GPA and Entrance Exams
Most health professional school look at two numbers when they first consider your application: the GPA
and the exam SCORE.
- Medical School (DO or MD): MCAT
- Pharmacy School: PCAT
- Physician Assistant School: PACAT
- Nursing School: GRE
- Physical Therapy School: GRE
- Veterinary School: GRE
- Optometry School: GRE
For all schools, the minimum numbers for that school are important and you probably will not get in if you do not have the minimum; regardless of what you have on the rest of your application.
The next most important factor for all professional schools is your experience in the field.
Answer the question: “Why do you want to become a ____(fill in your profession)?”
You cannot answer this question in the abstract; you must have some practical experience that has shown you why you want to enter the field. Most students shadow a physician, pharmacist, etc. or volunteer in the hospital for an initial experience. Ideally, you should go beyond that by trying to get some actual contact with patients. You can get a job in a physician’s office, or work as a nurse technician, phlebotomist, or patient transporter to name a few.
A majority of successful Centre applicants have done scientific research at Centre, a large university, or both.
You should not assume that you MUST do research in order to be accepted since there have been plenty of successful Centre applicants who have done no research. Nor should you assume that you MUST do SCIENTIFIC research.
You should do research if you have a true desire to learn about a discipline in a more practical setting (compared to lecture and lab). Professional schools view research experience favorably because it teaches students valuable problem-solving skills.
Besides demonstrating experience in a professional setting, you should demonstrate a commitment to service.
The health professions are service-oriented. Many successful applicants from Centre are involved in CARE, LIFT, participate in Habitat for Humanity, are resident assistants, or have significant leadership roles in their fraternity/sorority philanthropic programs. The deeper your level of commitment, the more attractive you will look. Working on one house for a couple of hours for Habitat for Humanity is not impressive.
Medical schools do look for well-rounded students (who have good enough numbers). They are interested in students who have dedicated participation in non-academic activities. Many successful Centre applicants have been varsity athletes, musicians, and campus leaders. Students who have studied abroad also tend to stand out.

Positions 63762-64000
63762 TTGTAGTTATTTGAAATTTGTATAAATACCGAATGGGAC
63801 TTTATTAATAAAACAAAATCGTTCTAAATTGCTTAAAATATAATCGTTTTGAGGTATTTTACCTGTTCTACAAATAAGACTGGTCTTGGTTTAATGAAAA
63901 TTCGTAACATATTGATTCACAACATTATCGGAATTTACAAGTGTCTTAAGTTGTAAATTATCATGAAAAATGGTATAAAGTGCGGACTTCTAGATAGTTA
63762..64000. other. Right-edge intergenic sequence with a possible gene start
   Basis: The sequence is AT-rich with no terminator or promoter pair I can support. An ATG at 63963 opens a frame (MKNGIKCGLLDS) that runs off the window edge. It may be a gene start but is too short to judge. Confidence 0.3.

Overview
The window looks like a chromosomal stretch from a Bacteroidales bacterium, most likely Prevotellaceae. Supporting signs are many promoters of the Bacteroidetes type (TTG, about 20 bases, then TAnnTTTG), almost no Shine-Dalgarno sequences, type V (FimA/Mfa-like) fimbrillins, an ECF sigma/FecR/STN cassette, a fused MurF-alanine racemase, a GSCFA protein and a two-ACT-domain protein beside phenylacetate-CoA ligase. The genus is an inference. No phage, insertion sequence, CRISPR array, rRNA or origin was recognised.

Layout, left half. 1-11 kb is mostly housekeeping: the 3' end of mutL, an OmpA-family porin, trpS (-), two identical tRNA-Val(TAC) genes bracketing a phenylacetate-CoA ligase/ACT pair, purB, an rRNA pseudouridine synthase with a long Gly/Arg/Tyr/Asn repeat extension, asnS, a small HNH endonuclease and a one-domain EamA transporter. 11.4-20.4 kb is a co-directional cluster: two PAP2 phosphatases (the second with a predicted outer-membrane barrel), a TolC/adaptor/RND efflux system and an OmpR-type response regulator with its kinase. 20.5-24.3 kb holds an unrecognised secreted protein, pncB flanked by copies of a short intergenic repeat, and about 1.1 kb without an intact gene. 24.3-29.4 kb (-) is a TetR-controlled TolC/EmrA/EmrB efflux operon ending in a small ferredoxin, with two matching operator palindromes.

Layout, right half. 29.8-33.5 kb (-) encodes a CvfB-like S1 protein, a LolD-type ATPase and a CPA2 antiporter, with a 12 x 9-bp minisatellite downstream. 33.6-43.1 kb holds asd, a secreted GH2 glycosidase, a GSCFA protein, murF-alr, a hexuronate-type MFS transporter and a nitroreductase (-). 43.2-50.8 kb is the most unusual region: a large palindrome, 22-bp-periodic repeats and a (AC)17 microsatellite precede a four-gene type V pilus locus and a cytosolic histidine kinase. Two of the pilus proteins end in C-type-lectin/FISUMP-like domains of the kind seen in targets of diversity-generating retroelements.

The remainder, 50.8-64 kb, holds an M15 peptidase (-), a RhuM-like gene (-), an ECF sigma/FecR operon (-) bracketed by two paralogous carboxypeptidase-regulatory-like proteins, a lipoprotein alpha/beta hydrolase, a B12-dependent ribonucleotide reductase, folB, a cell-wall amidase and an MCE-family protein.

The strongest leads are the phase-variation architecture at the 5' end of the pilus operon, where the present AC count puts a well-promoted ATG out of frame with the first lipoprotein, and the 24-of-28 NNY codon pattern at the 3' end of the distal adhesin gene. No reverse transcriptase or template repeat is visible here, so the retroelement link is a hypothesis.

The most important part of the actual application to any professional school is the personal comments section. This section is an opportunity for you to tell the medical school something about yourself
motivations to become a physician, a pharmacist, a nurse, etc. It also offered the opportunity to discuss your qualifications for professional school.
For examples: See the AMCAS Application and Personal Statement
on the Application Process webpage
Professional schools are also very interested in what other people have to say about you. How do your professors and employers evaluate your qualifications for health professional school?
The Health Profession Advisory Committee (HPAC) constructs a composite evaluation for all current Centre students applying to medical school. Most medical schools require a committee evaluation if the college or university has an advisory group. The committee evaluation is a collection of evaluations from science professors and non-science professors, staff members, coaches, or administrators. Usually the HPAC will solicit evaluations from five science professors and two non-science people. The evaluations cover academic potential, personal attributes, and professional promise. The HPAC also interviews all applicants and includes comments on the committee evaluation. (View a completed committee evaluation
.) Centre’s committee evaluations are well-respected by medical schools because they present such a thorough and honest portrayal of the applicants.
For other professional programs, most require letter of evaluations from faculty and professionals in the field as well.
After reviewing all of your numbers, application materials, and composite evaluation, a professional school will determine if you should be granted an interview. Practice interviews with the HPAC or the career development office are essential preparations for the real thing. If you perform well in the interview you have a good chance at acceptance.
Health Professional Schools have a list of required courses for admission
; beyond them, they do not care what your major is. Admissions personnel will tell you to major in what interests you. You will not be able to distinguish yourself by majoring in a non-science discipline, nor will you look better by majoring in science.
- Double majoring or minoring is something you should do if you are interested, not in order to impress the professional schools.
- If you are a non-science major you should not shy away from taking science courses.